Ryan E. Walters, Cinematographer

Cinematic Excellence at 24 Frames a Second

Some Like It RAW. Part 01: IR Testing


I recently spent a day testing and comparing the Arri Alexa, Blackmagic Cinema Camera, and the Red Epic. My goal for these tests was to explore how each of these cameras handles real world shooting environments. It was not to determine winners and losers. If you are of the opinion that there is only one great camera out there, then this series of tests is not for you. If, on the other hand, you are openminded enough to get past the camera hype, and you want to know how these cameras respond, then I invite you to keep on reading. (I have also made the RAW files available for download).

Part 01 explores how each of the cameras handles IR contamination as ND is increased and how the Schneider IR Tuner Kit works with these cameras. Part 02 examines low light performance in order to evaluate noise levels. And part 03 takes a look at a high dynamic range scene to see how these cameras handle overexposure, skin tones, as well as how diffusion filtration affects the final image. I will be publishing part 02 next week, and part 03 the following week. (It is taking me a considerable amount of time to evaluate these images and publish the results. Believe me, if I could have had it all done this week, I would have ...).

I'd like to thank the following people & companies that made this series of tests possible:

Picture This Productions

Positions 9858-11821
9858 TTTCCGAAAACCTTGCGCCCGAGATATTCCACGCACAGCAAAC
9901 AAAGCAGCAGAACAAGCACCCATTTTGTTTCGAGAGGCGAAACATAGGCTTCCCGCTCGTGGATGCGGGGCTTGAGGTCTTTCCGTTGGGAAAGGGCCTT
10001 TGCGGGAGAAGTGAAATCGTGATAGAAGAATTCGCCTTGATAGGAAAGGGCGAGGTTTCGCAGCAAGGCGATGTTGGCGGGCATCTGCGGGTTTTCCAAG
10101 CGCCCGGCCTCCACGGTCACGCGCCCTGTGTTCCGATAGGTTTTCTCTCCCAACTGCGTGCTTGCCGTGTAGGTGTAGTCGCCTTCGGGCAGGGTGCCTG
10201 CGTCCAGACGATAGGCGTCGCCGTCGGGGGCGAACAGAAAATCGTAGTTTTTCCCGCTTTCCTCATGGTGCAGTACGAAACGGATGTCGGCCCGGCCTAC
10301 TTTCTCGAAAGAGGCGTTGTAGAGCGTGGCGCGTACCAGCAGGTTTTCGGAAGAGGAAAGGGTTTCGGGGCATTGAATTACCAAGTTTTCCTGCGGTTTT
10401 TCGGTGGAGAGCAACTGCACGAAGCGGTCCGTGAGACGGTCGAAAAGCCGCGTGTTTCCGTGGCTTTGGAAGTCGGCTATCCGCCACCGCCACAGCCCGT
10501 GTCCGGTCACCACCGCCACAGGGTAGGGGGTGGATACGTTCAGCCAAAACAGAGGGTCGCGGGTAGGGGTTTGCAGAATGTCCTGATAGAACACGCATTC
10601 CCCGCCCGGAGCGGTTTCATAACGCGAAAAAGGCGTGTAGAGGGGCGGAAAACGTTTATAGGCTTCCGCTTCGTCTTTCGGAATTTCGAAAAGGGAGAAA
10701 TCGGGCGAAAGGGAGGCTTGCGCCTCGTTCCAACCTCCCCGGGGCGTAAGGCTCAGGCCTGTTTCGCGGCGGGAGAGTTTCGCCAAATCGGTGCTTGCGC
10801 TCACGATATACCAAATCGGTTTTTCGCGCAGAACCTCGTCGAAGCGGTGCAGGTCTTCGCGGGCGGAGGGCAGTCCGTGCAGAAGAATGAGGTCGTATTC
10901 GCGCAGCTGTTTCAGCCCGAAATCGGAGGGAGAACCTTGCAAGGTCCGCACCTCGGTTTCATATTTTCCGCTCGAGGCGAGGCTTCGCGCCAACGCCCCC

(Provided the Blackmagic Cinema Camera)
Shawn Nelson
(Provided his Epic)
Patrick Eggert
(Provided his Alexa)
Isaac Marchionna
(Assisted for the shoot)
Laurie Slater
(Was our Talent for the day)
180 Films
(Provided the Cooke 20 - 100mm Zoom)
Letus
(Provided the cage for the Blackmagic camera)
Schneider Optics
(Provided the IR Tuner Kit)

Here is the overhead diagram showing how I lit part 01:

And here is a 10 minute video I produced to walk you through the results. A summary and links to the downloadable RAW files are below.

Observations & Recommendations:
- Use natural fibers in wardrobe and set dressing (like Cotton).
- Stay away from blends, especially if they have Rayon



When shooting on the Alexa:
- For color critical applications, IR filtration is needed at all strengths of ND.
- For color critical work a different IR filtration system will be needed at 1.2 ND and above.
- For non-color critical applications, IR protection is needed at 0.9 ND and above.
- From the Tuner Kit, the 680 works the best.

When shooting on the Blackmagic:
- Need IR filtration at all strengths of ND.
- IR pollution becomes very noticeable at 0.6 ND.
- If IR filtration is used any remaining pollution can be graded out of the image.
- If IR needs to be completely eliminated in camera, then a different IR filtration system is needed.
- From the Tuner Kit, the 680 works the best.

When shooting on the Epic:

- For color critical applications, IR filtration is needed at all strengths of ND.
- For non-color critical applications, IR protection is needed at 0.9 ND and above.
- From the Tuner Kit, the 680 works the best throughout the range, the 750 can be used up until an 0.9 ND.

Downloadable RAW Frames (396MB): SLIR-IRTest.zip

If you want to see additional filtration options and how they mix with other cameras, I recommend checking out Abel Cine's Expo.

What do you think? Do these results surprise you? Have you been using IR filtration on your camera, or is it an issue that doesn't concern you?

Until Next Time - Get Out There And Shoot!
Ryan E. Walters, Cinematographer

RELATED POSTS

See Older Posts...
© 2013 Ryan E. Walters Contact Me